I have been hinting around for a copy of The Chinese Take Out Cookbook but so far Ryan hasn’t taken the bait. Luckily, Diana Kuan has some of her recipes posted on her website. The other night, I made her Sweet and Sour Chicken and heavens to Betsy, it was good and this coming from a Chinese take-out lover.
The chicken was crispy but still moist, the sauce (although maybe a bit thin) was light and sweet. I really don’t have much to add to her recipe because I followed it step for step. Oh minus the ginger-I-thought-was-sitting-on-the-window-sill-but-wasn’t-when-I-started-to-cook.
The chicken is cut into 1 inch cubes, coated with egg whites and cornstarch then deep fried. While they drained I whipped up the sauce, put it in the (wiped out) pan over heat to thicken up. Then in with the pineapples and meat. Delicious! Like I said, the sauce was a bit thin, but I think that’s mostly because I added some of the pineapple juice in with my pineapple chunks. She didn’t specify, but now I see it made it too thin. She suggests using a wok, but my deep skillet worked perfect for this one-pan dish.
I served the chicken on the side of stir fried veggies (nothing special besides veggies sauteed in the skillet with hot hot oil) and an oven baked egg roll. We can’t be fancy all the time.
This is the first Asian meal I’ve made since reading Consider the Fork. It was neat to see the principles Bee Wilson explains in action. When discussing Asian cooking and eating, Wilson emphasizes it’s efficiency. The chef takes extra time preparing everything, cutting meat into bite sized pieces, so that the eater can use one hand to pick up each bite — using chopsticks and no knife. Further, meals are planned to be cooked quickly in one dish, namely the wok. Indeed making this sweet and sour chicken, the only extra dishes I needed was one bowl to mix the sauce in and one bowl to separate the egg whites. Really, if I were more confident in my egg separating skills I could have done without that bowl. And the oil gets so hot to fry the chicken that the pan is still hot enough, even off the heat, to thicken the sauce right after.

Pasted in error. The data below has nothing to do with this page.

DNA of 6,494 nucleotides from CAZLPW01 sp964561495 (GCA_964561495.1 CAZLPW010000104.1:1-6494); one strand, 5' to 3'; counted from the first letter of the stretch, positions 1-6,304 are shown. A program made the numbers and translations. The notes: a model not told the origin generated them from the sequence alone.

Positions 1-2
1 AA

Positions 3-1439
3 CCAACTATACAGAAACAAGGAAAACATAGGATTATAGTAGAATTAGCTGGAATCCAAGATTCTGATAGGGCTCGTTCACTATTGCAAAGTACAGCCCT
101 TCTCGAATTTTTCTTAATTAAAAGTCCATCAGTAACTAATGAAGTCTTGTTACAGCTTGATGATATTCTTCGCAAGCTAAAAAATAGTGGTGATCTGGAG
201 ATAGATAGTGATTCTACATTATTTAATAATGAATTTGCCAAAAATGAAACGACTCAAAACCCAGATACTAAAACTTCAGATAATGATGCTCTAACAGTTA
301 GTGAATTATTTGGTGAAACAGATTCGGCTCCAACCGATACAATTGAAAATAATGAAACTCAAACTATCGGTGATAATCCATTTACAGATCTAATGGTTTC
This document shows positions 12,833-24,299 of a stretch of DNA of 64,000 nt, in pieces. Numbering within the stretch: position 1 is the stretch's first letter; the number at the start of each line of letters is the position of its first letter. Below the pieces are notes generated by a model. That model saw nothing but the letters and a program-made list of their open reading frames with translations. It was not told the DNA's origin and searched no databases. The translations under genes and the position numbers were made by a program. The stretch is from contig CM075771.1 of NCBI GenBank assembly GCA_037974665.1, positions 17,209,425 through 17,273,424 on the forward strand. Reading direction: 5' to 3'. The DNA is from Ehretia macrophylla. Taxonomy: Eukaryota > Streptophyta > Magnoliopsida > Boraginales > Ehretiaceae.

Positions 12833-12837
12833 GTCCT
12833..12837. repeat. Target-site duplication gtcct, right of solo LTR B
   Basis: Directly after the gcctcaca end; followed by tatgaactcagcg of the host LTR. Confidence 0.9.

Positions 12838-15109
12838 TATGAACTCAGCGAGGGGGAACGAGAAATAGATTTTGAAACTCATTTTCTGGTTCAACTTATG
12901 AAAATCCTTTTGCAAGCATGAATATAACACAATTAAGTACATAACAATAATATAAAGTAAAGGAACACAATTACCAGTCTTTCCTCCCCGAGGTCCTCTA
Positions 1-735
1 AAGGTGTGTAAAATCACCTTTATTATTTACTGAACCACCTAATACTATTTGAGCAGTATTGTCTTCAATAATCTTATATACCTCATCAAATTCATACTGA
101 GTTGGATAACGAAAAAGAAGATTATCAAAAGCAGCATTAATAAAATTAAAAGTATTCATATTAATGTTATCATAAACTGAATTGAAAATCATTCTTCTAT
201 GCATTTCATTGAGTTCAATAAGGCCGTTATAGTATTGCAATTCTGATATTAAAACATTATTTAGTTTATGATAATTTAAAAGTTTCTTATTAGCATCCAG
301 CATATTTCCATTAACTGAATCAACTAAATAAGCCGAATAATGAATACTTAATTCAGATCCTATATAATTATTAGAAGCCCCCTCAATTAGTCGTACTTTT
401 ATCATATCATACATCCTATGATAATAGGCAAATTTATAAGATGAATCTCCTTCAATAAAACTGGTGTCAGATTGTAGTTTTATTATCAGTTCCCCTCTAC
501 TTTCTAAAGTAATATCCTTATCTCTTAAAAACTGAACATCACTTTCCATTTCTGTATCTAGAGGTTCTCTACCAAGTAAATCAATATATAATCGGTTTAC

It changed my perspective while cutting the chicken. Normally this is an area I’m a bit lazy in. I’ll leave a piece or two a little bit bigger thinking that it can just be cut in two at the table. But the fact of the matter is, the quick cooking time depends on all the pieces of chicken being small and uniform. A larger piece of chicken would not have been cooked all the way through in such a short cook time. Cooking the chicken longer, to ensure it was safely cooked through, would run the risk of making the coating soggy and not tight and crisp. How neat! I guess Asians have been cooking for such a long time they really have worked all the kinks out!
I’ve been anxious to make her General Tso’s Chicken but I’m going to have to wait until I have more time to do it, It doesn’t seem like a quick throw together kind of meal. But after the success of the Sweet and Sour Chicken, I may just have to find time to make General Tso.